Thursday, August 30, 2007

Book on Attachment

Parenting from the Inside Out
by Daniel Siegel and Mary Hartzell is a wonderful book. The work I do with parents when they first come in is often focused on the very practical, how to cope or improve specific interactions and try out some potential solutionns to common workaday parenting challenges from dealing with sibling rivalry to problem solving how to chisel out some time and pull off family meals more regularly. Parenting From the Inside Out gets at the deeper level in parenting that in my work with clients often begins a few sessions into our work. Rather than covering ways to handle the daily parenting challenges or even connection strategies, this book gets to the core of our relationships as parents to the bond that we have with our child, attachment.

For those who are less inclined to want to hear a lot about research behind Siegel's work, like he covers in The Developing Mind, Parenting From the Inside Out is a gem of a book to learn about how the attachment between parent and child works and how our attachment with our child is deeply affected by how we've made sense of our own attachment to our parents.

Here is one fascinating fact from the book. We can tell a lot just by hearing what a parent has to say about what their childhood was like with their own parents. Before a child is born, or even conceived, based on how the mother tells the story of her attachment with her parents we can predict with a good deal of accuracy what sort of attachment she will have with her child to be! Here is the clencher. Even if you've had a difficult childhood, a poor attachment with your own parent, that is not what in the end determines how well you'll be able to attach with your child. Instead it is how well you've been able to make sense of the experiences you had as a child that is associated with how well you'll bond with your child.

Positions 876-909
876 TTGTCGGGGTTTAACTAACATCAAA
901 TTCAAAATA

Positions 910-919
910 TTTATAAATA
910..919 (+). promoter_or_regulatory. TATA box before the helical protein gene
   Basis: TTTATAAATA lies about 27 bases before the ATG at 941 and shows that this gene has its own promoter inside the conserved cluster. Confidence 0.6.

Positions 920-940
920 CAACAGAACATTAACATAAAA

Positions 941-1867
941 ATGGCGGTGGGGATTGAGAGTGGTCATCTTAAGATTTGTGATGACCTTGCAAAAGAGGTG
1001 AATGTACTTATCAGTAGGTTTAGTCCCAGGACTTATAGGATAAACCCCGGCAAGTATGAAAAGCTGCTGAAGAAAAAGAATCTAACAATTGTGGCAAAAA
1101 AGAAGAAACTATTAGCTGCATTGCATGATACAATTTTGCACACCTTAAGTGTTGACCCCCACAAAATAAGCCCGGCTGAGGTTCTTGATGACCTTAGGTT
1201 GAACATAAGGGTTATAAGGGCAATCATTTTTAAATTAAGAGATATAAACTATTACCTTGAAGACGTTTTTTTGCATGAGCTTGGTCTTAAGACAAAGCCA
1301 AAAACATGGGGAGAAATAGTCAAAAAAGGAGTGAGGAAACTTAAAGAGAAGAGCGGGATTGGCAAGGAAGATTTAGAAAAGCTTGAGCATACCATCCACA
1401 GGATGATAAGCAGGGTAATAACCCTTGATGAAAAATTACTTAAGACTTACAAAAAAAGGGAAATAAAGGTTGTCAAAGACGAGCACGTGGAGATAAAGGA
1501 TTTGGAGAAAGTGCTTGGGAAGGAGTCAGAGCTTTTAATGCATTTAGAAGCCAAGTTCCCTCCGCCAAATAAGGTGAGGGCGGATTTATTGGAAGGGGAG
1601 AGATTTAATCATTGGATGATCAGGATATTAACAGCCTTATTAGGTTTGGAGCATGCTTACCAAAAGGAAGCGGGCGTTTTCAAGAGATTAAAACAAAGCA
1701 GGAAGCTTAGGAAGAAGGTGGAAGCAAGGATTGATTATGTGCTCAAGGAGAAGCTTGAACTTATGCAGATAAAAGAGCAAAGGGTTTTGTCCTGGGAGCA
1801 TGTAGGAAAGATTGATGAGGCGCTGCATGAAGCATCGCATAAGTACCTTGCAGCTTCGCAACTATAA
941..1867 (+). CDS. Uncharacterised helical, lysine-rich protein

A couple examples are helpful with this. Parents who form insecure attachments with their children will often dismiss the importance of parent-child relationships, and they tend to have very inaccurate understandings of what their own relationship with their parent was like. One way that this can show up is that when asked about his relationship with his mother, a father might make a sweeping positive statement, "She was a great parent." But when asked for examples of this, he can only make vague statements, or he might even make statements that actually would better support a statement that the relationship was not very close.

Another way of saying all this is that parents who will have secure attachments with their own children are able to tell a coherent story of what their attachment was like with their parent. Parents who do this even if they had a rocky upbringing have worked through and understood what happened. They also value attachment, rather than dismissing its importance in order to cope with the emotional pain of their past. Parents who have done this are prepared to provide secure base emotionally for their own children.

The wonderful thing about Parenting From the Inside Out is that it actually takes you through exercises to help you take stock of your experience as a child. This is work that often takes place in the context of therapy, or even in other close, supportive relationships, but it can also be helped by self-reflection. This book is a tool to help you do some of that on your own, piece by piece.
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